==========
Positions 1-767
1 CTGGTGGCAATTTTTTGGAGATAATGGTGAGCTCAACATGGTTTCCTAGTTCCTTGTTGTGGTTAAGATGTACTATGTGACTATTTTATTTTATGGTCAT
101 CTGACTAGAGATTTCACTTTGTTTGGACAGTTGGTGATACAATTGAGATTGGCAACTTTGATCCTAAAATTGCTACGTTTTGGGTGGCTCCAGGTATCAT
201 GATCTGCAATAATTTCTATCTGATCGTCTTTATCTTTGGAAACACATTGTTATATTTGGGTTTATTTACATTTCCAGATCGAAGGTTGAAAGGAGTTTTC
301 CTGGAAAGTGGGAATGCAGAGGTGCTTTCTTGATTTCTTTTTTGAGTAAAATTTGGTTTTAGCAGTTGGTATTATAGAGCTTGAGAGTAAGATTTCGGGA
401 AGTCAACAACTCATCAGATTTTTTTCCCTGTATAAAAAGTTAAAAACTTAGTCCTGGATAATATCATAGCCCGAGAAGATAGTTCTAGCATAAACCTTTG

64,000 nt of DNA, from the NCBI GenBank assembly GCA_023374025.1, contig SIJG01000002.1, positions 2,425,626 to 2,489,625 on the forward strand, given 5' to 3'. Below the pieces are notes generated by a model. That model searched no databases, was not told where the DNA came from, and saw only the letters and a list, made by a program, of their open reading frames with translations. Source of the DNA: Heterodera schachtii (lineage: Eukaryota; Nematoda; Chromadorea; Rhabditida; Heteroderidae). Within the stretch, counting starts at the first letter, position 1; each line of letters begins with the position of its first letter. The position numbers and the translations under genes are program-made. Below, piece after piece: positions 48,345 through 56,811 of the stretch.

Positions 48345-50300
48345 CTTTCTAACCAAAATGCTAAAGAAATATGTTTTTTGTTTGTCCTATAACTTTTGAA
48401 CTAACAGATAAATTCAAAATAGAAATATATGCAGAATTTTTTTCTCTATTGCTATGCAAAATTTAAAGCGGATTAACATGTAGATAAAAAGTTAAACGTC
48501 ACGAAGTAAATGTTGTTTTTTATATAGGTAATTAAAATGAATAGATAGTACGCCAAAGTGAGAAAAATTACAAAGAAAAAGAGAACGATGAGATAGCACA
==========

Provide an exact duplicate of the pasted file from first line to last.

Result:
Positions 1-767
1 CTGGTGGCAATTTTTTGGAGATAATGGTGAGCTCAACATGGTTTCCTAGTTCCTTGTTGTGGTTAAGATGTACTATGTGACTATTTTATTTTATGGTCAT
101 CTGACTAGAGATTTCACTTTGTTTGGACAGTTGGTGATACAATTGAGATTGGCAACTTTGATCCTAAAATTGCTACGTTTTGGGTGGCTCCAGGTATCAT
201 GATCTGCAATAATTTCTATCTGATCGTCTTTATCTTTGGAAACACATTGTTATATTTGGGTTTATTTACATTTCCAGATCGAAGGTTGAAAGGAGTTTTC
301 CTGGAAAGTGGGAATGCAGAGGTGCTTTCTTGATTTCTTTTTTGAGTAAAATTTGGTTTTAGCAGTTGGTATTATAGAGCTTGAGAGTAAGATTTCGGGA
401 AGTCAACAACTCATCAGATTTTTTTCCCTGTATAAAAAGTTAAAAACTTAGTCCTGGATAATATCATAGCCCGAGAAGATAGTTCTAGCATAAACCTTTG

64,000 nt of DNA, from the NCBI GenBank assembly GCA_023374025.1, contig SIJG01000002.1, positions 2,425,626 to 2,489,625 on the forward strand, given 5' to 3'. Below the pieces are notes generated by a model. That model searched no databases, was not told where the DNA came from, and saw only the letters and a list, made by a program, of their open reading frames with translations. Source of the DNA: Heterodera schachtii (lineage: Eukaryota; Nematoda; Chromadorea; Rhabditida; Heteroderidae). Within the stretch, counting starts at the first letter, position 1; each line of letters begins with the position of its first letter. The position numbers and the translations under genes are program-made. Below, piece after piece: positions 48,345 through 56,811 of the stretch.

Positions 48345-50300
48345 CTTTCTAACCAAAATGCTAAAGAAATATGTTTTTTGTTTGTCCTATAACTTTTGAA
48401 CTAACAGATAAATTCAAAATAGAAATATATGCAGAATTTTTTTCTCTATTGCTATGCAAAATTTAAAGCGGATTAACATGTAGATAAAAAGTTAAACGTC
48501 ACGAAGTAAATGTTGTTTTTTATATAGGTAATTAAAATGAATAGATAGTACGCCAAAGTGAGAAAAATTACAAAGAAAAAGAGAACGATGAGATAGCACA